Cyganek section 3.19

lvalue vs. rvalue

We will often see lvalue and rvalue used:

  • lvalue: an object that can be assigned to – i.e., it can be put on the lefthand side of the = operator.

  • rvalue: an object that can appear on the righthand side of the = operator – it acts as a value.

see, e.g., Assignment: l-values and r-values.


What happens when we have an expression like:

a + b * c;

The language defines the order that operators are considered, called operator precedence.

This table: C++ Operator Precedence lists the order in which operators are evaluated.

In the example above, multiplication has higher precedence, so it is evaluated first, and then the addition is done.

try it…

Play around with some expressions to explore the precedence of operators.

Prefix and postfix operators

We haven’t yet discussed the difference between ++a and a++. These are the prefix and postfix increment operators. Let’s do that now.

The prefix operator is:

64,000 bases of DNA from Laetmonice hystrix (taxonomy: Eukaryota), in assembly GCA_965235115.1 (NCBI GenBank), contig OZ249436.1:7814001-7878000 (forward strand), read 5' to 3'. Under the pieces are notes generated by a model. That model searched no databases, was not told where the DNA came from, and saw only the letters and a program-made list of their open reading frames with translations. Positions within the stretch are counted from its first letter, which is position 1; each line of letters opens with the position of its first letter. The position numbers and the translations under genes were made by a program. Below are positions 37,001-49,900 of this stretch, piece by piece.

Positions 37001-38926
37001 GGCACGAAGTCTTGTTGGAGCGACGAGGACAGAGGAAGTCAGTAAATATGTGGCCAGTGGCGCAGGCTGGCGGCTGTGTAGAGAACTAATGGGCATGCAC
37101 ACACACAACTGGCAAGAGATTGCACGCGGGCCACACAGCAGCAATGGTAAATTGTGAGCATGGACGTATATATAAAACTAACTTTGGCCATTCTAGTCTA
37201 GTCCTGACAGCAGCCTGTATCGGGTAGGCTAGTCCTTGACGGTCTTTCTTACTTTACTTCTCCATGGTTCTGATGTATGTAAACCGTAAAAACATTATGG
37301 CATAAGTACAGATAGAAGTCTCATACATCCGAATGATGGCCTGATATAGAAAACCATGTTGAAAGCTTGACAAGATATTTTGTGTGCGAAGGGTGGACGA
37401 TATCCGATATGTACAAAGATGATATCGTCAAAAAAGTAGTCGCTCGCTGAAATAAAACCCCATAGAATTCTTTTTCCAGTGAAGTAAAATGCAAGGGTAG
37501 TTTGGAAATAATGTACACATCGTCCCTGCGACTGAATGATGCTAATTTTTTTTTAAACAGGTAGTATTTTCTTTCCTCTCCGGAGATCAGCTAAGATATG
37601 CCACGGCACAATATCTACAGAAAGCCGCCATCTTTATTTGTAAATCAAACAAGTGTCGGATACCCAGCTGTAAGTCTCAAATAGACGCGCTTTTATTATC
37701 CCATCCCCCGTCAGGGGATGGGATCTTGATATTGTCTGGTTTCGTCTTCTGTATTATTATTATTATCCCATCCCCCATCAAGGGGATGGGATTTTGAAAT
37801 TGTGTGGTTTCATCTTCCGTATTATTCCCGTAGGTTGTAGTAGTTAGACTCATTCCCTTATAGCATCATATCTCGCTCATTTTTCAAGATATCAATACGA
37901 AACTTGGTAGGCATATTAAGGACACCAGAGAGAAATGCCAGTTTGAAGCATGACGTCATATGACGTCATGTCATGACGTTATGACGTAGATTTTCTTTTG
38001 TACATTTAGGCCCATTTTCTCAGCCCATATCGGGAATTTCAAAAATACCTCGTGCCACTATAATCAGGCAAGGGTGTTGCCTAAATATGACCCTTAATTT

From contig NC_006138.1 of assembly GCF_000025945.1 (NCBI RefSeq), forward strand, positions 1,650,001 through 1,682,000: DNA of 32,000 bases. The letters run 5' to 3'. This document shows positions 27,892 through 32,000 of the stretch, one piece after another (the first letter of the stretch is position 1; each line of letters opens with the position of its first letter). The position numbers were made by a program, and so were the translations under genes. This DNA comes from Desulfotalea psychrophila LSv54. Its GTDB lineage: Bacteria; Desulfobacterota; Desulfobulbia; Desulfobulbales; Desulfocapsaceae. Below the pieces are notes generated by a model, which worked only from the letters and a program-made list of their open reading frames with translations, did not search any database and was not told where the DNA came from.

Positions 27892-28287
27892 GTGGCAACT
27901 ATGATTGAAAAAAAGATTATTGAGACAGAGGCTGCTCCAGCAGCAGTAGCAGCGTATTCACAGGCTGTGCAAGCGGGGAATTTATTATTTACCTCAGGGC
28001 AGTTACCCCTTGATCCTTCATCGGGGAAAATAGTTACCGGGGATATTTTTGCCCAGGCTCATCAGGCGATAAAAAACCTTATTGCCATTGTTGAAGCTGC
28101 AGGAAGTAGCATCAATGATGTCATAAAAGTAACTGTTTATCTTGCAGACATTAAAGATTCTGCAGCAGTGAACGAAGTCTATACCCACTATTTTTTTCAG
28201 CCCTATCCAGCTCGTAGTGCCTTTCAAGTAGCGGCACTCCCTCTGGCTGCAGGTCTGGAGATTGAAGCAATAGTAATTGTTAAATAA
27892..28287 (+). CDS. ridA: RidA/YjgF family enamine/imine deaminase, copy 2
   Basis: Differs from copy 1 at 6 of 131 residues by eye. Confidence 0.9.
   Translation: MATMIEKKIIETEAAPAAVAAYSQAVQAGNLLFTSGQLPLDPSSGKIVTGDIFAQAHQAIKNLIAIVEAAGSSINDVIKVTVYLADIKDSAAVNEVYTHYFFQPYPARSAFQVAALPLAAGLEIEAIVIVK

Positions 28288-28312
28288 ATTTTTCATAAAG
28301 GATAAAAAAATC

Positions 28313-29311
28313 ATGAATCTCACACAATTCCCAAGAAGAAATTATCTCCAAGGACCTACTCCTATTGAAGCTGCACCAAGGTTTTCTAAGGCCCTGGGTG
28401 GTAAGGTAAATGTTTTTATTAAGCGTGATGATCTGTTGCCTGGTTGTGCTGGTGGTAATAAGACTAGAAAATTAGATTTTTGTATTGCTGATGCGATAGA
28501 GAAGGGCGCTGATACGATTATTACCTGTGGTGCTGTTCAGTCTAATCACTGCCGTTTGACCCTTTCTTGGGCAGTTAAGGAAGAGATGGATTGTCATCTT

int a{0}, b{0};
b = ++a;

The prefix increment operator first increments the value of the object and then returns a reference to the result. So in the above example, the result would be b = 1.

Now consider the postfix operator:

int c{0}, d{0};
d = c++;

Here, a copy of c is made, then c is incremented, and finally the copy is returned. So in the above example, the result would be d = 0.


The behavior of the prefix and postfix operator is essentially the same when it is on its own line. Also in the for construction:

for (int i = 0; i < 10; ++i) {

it doesn’t matter much which version you use – although you will commonly see the prefix version used since it does not make a copy, and therefore can be faster.


When an expression has two operators at the same precedence, operator associativity rules come into play. Most operators in C++ are left associative – that is, they are grouped from the left, but some are right associative (like the unary operators and assignment) meaning that they are grouped from the right.

Consider assignment:

a = b = c

Since = has right associativity, we interpret this as a = (b = c), which can further be thought of as b = c; a = c.


In C++, assignment evaluates to the left value.

In the expression:

a + b - c

Both + and - have the same precedence, and these are left-associative, so first a + b is evaluated and then c is subtracted from that result.